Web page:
Several athletes have been keen to stress that they are the key stakeholders in an Olympics and the previous messaging from the IOC to keep preparing as normal risked putting them and their families at risk.

The competitor-led movement Global Athlete has called for a postponement, saying "athletes do not have the ability to appropriately prepare for these Games and their health and safety must come first".

Before tomorrow's conference call, Hawes said: "My hope is that we'll come out of tomorrow with a much clearer picture and a consistent picture across athlete feeling and sentiment as well as the sports, the BOA and UK Sport as an organisation.

"From what I've heard so far, everyone is pretty much in agreement with the fact that this now really starting to challenge athletes, both mentally and physically, and we need to have a solution.

"The solution won't come until the IOC makes the decision but the more pressure that can come on from the most critical stakeholders at this point, which is the athletes, the better. We will be going into it with a strong viewpoint which we have been talking to the BOA about for many weeks now."

When asked to clarify if the position from the Athletes' Commission was one in favour of a postponement, he said: "Yes I believe that for the health and wellbeing of our athletes we have to have some clarity on a postponement, even if it that needs time to understand when that might be."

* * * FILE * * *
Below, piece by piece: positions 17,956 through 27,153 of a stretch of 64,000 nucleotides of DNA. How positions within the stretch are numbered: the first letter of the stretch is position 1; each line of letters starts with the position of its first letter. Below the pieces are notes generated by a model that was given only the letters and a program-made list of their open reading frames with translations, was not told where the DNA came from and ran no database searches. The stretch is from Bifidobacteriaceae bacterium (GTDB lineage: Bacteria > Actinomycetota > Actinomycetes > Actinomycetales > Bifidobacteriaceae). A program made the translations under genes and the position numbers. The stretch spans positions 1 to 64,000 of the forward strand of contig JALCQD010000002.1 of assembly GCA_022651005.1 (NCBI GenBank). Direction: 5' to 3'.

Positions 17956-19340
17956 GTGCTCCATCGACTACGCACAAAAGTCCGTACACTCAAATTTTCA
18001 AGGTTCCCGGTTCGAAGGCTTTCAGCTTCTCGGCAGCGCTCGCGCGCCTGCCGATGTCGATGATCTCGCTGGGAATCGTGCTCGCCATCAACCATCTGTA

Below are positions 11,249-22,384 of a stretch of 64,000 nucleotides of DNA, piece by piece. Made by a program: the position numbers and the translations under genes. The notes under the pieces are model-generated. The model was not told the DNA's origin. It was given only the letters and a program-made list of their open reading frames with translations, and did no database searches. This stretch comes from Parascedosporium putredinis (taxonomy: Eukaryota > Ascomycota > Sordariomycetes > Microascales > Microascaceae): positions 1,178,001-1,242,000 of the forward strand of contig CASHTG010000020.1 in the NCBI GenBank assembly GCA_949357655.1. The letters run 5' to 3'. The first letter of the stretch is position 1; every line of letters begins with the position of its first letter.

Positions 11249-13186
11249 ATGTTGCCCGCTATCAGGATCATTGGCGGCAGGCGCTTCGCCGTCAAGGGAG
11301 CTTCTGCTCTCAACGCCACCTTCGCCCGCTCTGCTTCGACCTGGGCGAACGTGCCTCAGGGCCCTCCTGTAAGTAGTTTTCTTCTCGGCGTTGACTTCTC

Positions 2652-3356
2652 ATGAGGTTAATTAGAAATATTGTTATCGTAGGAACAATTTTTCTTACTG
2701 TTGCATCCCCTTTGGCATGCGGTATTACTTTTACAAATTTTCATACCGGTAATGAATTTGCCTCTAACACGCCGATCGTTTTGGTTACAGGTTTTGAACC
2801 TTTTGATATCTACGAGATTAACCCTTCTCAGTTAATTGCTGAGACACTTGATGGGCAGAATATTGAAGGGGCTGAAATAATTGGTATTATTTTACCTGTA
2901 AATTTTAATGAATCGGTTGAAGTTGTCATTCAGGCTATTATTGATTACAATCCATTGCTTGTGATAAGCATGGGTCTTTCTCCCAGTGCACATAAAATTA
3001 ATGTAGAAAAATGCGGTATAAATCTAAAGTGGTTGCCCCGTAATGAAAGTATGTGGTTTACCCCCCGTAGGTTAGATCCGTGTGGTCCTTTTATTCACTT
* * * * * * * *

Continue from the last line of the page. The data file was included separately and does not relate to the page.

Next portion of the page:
When could it be moved to?

There is no clear consensus on when the Games should be moved to, mainly due to each sport having its own calendar to consider, and the continued uncertainty surrounding when the pandemic may ease.

The example of the Euros being pushed back almost exactly a year could be followed, and currently appears the most likely.

The Australian Olympic Committee (AOC) telling its athletes to prepare for a 2021 Games could be particularly telling, given the AOC President John Coates is chair of the IOC's Coordination Commission for Tokyo.

A 12-month delay of the Olympics would clash with the World Athletics Championships in Eugene, Oregon, which are scheduled to run from 6-15 August 2021.

World Athletics has already been in touch with the organisers, who have given assurances that they will look for alternative dates if that proves necessary.

The Championships wouldn't necessarily need to be pushed back by a year - one option could be bringing it forward by a few months.

The Women's Rugby World Cup will be in New Zealand in July and August.

Alternatively, the Games could be postponed to later in 2020, when it would be cooler.

The Olympics have been held in autumn before, and the last Tokyo Olympics, in 1964, were held in October, and the Trinidad and Tobago Olympic Committee told an IOC teleconference last week that rescheduling to October was "practical and reasonable".

But it would then clash with the European football season and major US sports.

And with US media giant NBC being one of the most important voices in these discussions, a delay of a year looks most likely.

Amid the staggering collapse of the global sporting calendar in recent weeks, the Tokyo Games is the last to fall. But this is no mere sports championships. It is a multi-billion pound mega-event that, as we have seen repeatedly, places a huge economic strain on its hosts.

This explains perhaps why there is currently something of a dance going on between those at the top table.

Each party is waiting for the other to make the move, while also trying to figure out the safest, and least financially and reputationally damaging, solution.

It may not take four weeks, though. With pressure mounting, do not be surprised if the plug is pulled much sooner. BBC